So now I prepare myself to watch the Grammys tonight and not do the same thing that I have just pointed the finger at many for doing. To not judge people by their past or present mistakes. To understand that I will never know the pressures of those that at one time just wanted to sing and live out their dreams and are now caught up in the machine of the industry. It is my hope that the timing of Whitney Houston’s untimely death (I don’t even know if that phrase makes sense but roll with me) is a wake up call for artists and industry people alike. You cannot deny how crazy the timing of all of this is.  The King and Queen of Pop are dead and as of now there are no successors. We need to care about music again but more importantly, we need to care more about the people behind it while they are here.

I just can’t believe she’s gone.

1 Corinthians 13:6- 7 Love does not delight in evil but rejoices with the truth.  It always protects, always trusts, always hopes, always perseveres.

“Gotta Serve Somebody”- The Debate Between Serving Both God and Money in Regards to Christians in Mainstream Music

I find it very interesting that often times one of the reasons given why Christians should not perform mainstream music is that “you can’t serve both God and money”  (Matthew 6:24).  Out of all the scriptures in the bible that I find most misinterpreted, this is high up on the list; right behind “The love of money (which is usually misquoted as just money itself) is the root of all evil.” Interestingly enough these scriptures are very similar.

I find this argument interesting because it is presumptuous to think that one would pursue a career in mainstream just to chase money . Quite honestly, I think it is just as easy to say that there are those that pursue careers in Gospel/CCM music for the same reason.  This is purely my opinion (one that I stand wholeheartedly by) that there are believers who have been called to impact mainstream culture but because of the competition, criticism, and when we get right down to it, the grind that is required, they shy away.  I am not trying to make the career of one in Gospel/CCM sound trivial but for the most part there is a plan laid out.  You play these set of churches, you get on this particular gospel show, you play these types of conventions… there is a set blueprint.  But unfortunately there are not too many trailblazers who have been successful in mainstream while not compromising their faith.  It is difficult trying to find a sure shot pattern to follow.  Because of our lack of impact, music itself is suffering greatly.  It’s evident every time you turn on the radio.

I fear that there are too many talented believers that are desperately needed in mainstream that are defaulting to singing gospel/CCM music (please don’t take that as a slight to those industries.  A career in either is not easy at all.)  I know this happens because I have had conversations with artists where they have revealed to me that that they were going to go gospel.  I am all for doing that if that is where you are supposed to be but these conversations that we were having were out of frustration due to lack of success in mainstream. Going gospel just seemed easier because of the audience and structure already in place.  At the end of the day it’s not always an artist desire to be rich; they want to eat. They want to consistently pay their bills on time.  For an artist that started out in the church and was most likely urged to only perform in church, it’s easy to have second thoughts and go with what seems to be an easier means to an end.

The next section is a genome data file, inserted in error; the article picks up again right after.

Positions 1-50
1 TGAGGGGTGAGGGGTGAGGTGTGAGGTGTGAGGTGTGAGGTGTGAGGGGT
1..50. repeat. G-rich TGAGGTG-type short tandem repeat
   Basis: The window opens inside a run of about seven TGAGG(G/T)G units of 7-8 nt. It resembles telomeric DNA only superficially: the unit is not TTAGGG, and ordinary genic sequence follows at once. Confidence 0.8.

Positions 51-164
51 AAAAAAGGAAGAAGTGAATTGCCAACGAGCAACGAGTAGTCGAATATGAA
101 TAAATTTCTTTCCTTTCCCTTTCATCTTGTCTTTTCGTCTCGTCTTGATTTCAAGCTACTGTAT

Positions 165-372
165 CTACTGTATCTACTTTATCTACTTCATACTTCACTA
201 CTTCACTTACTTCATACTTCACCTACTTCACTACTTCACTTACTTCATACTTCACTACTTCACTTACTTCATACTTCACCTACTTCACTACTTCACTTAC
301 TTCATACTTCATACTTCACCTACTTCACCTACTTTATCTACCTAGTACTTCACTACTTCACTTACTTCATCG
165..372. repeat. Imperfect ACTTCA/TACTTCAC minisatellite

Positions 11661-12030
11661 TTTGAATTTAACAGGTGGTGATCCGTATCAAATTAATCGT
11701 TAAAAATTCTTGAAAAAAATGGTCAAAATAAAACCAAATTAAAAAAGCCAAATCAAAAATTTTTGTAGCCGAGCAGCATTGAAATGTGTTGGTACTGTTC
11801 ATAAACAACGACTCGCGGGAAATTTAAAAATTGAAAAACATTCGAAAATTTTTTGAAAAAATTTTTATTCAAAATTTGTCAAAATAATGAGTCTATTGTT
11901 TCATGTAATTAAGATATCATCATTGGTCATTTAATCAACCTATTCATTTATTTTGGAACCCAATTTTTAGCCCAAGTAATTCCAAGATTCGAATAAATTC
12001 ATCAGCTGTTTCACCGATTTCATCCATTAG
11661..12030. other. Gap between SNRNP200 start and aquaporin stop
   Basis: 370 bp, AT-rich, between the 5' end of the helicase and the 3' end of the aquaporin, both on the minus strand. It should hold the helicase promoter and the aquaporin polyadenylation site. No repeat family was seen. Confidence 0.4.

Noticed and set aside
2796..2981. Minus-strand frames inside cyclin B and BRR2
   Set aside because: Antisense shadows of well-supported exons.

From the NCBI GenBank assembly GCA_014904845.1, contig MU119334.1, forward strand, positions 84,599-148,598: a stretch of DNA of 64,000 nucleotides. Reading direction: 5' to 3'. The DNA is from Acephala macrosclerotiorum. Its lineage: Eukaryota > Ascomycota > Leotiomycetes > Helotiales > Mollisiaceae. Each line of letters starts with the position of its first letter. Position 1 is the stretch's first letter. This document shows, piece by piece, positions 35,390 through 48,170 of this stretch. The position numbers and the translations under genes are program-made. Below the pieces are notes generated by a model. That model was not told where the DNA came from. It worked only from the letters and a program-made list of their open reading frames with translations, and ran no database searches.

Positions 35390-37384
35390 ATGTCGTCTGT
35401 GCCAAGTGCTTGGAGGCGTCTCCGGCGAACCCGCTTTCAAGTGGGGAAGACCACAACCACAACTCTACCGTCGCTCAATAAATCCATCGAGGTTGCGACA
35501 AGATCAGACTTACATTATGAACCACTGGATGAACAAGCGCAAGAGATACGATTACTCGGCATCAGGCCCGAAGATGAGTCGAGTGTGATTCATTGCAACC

Unfortunately because these artists aren’t called to be in gospel/CCM music they run the risk of creatively suffocating.  There are certain parameters in these industries that don’t allow room to explore not just different types of content but musical creativity.  It’s not a religious thing; it’s a business thing.  Actually, it’s more of a comfort thing. This industry just isn’t into taking many risks.  It doesn’t matter how many record executives say they like your music because you are “outside of the box”, the Gospel/CCM industry tends to go with what they are most comfortable with.  More times than not, an artist that is outside of the box will have to scale back on their creativity to make their music seem easier to digest, in the industry’s eyes yet not necessarily to the audience’s ears.  I think the average listener would be amazed at what some industry execs think their ears are not ready for or won’t welcome.

Bottom line: Be where God called you to be and don’t pimp gospel/CCM music for money.  The matter doesn’t lie with gospel vs. secular; the matter lies with motive and calling. I know it’s risky but according to 2 Peter 1:3 God’s divine power “has given us everything we need for a godly life through our knowledge of him that has called us by his own glory and goodness.” If you truly have what it takes and mainstream is where you are called to be, I encourage you to take the road less traveled. Psalm 23:3 says “He refreshes my soul.  He guides me along the right paths for His name’s sake.”   There are people just like you who are going to need some footsteps to follow.